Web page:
What Was It About?

Five years of data from CCSSE since its first national administration in 2003 point to several lessons learned and strategies that work in building a culture of evidence to better engage students so they will be more likely to attain their academic goals. Several examples of colleges using CCSSE data for improvement and accountability are provided.

From the Foreword:

Community colleges are in the spotlight and CCSSE is near the center of that beam. It is the right work for the times and, as this and previous reports indicate, CCSSE results are providing rich, meaningful insights into the differentiated patterns of engagement of various community college student groups. We all should be impressed with what CCSSE has done in such a short time. … Happy Fifth Birthday, CCSSE!    
— Dr. George D. Kuh

 

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2008

The SENSE team releases Starting Right: A First Look at Engaging Students (2007 Preliminary Findings), the first report to include student quotes collected from the newly launched multiyear Starting Right initiative.

2007 SENSE Preliminary Findings - Starting Right - A First Look at Engaging Entering Students

What Was It About?

Addressing a staggering attrition rate of community college students nationwide, results from the new SENSE survey, examined alongside student voices from accompanying focus group work, reveal that focusing on the front door of the college experience—that is, entering students’ first impressions of and critical early interactions with the college—can increase engagement and improve persistence and success.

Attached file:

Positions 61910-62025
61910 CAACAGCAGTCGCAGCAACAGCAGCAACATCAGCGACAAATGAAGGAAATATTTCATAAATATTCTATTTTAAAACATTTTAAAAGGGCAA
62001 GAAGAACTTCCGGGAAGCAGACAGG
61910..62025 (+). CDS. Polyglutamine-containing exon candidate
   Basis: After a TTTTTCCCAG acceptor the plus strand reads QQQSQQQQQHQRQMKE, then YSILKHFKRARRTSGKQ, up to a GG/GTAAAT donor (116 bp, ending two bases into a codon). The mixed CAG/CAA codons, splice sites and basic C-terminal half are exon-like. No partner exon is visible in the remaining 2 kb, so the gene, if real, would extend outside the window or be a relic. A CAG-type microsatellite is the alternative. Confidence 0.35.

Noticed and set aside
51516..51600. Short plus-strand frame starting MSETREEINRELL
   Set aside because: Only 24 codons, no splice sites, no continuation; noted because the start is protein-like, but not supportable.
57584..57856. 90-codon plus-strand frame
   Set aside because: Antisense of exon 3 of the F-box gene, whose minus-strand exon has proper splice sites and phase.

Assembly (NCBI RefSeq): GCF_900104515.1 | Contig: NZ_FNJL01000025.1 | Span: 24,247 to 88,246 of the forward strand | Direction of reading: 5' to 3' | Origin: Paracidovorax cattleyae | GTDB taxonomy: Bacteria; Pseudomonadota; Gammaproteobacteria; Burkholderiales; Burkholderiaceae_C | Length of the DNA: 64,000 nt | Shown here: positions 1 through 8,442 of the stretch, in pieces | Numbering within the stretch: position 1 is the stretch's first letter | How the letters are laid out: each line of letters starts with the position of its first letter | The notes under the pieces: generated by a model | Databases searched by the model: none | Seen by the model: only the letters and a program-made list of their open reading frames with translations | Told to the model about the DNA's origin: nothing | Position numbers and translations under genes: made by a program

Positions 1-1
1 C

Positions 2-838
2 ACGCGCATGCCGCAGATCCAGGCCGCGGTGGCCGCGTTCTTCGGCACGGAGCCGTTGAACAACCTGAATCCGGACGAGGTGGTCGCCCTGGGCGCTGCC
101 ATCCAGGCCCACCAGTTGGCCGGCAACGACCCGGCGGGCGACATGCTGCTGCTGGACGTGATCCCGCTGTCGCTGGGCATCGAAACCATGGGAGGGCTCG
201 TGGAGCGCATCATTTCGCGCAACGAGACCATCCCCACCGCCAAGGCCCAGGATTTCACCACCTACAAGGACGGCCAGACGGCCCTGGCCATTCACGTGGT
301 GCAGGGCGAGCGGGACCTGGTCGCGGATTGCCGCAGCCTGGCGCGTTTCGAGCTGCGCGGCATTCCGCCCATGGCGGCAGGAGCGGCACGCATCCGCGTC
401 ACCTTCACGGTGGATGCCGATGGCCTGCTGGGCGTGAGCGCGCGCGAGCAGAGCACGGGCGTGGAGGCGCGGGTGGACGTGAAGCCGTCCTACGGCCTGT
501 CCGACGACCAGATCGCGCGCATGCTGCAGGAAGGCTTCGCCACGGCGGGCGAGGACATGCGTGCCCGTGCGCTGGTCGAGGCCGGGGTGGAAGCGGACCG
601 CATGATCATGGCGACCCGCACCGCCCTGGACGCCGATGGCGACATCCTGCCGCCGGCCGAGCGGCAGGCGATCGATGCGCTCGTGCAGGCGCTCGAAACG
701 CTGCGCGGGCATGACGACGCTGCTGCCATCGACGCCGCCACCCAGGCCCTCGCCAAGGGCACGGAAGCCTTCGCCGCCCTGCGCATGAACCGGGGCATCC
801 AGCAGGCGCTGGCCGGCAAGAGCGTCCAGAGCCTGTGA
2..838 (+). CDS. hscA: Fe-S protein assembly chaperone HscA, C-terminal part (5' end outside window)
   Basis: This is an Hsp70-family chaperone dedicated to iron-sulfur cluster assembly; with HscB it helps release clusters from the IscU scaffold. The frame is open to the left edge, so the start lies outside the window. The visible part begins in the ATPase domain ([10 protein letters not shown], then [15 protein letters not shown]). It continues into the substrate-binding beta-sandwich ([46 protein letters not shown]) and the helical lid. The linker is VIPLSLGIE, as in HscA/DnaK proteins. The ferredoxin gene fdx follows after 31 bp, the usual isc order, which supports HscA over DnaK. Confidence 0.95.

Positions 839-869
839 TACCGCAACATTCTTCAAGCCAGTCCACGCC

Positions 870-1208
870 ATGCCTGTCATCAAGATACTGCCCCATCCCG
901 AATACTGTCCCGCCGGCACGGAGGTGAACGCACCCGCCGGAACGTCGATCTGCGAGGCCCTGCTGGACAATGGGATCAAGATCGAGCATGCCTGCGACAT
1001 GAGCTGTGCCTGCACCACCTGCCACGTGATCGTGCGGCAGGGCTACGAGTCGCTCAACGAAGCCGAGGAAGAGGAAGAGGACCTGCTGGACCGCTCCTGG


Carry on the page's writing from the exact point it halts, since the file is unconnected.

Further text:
A Deeper Look:

Based on the usefulness of the five special-focus items added annually to CCSSE, the SENSE instrument also allows for data collection to explore key topics. Each year, the SENSE administration will include both the stable, core survey and a growing menu of 12-item modules from which colleges may choose two. Periodically, like the five CCSSE items, modules related to ongoing research are offered free of charge.

 

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2008

The SENSE team hosts the inaugural Entering Student Success Institute (ESSI), a learning event bringing together cross-functional teams from about 20 colleges to analyze their entering student survey results and create a short-term action plan for helping students succeed in the earliest weeks of college. ESSI continues annually for several years, but more importantly paves the way for many other similar institutes attended by CCSSE and SENSE colleges covering a broad range of topics, such as improving outcomes for men of color, engaging Latinx students in transfer and completion, applying high-impact practices, and implementing guided pathways. The model has been used by numerous other organizations.

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2008

66 colleges participate in the SENSE field test administration, with a slightly modified version of the survey instrument.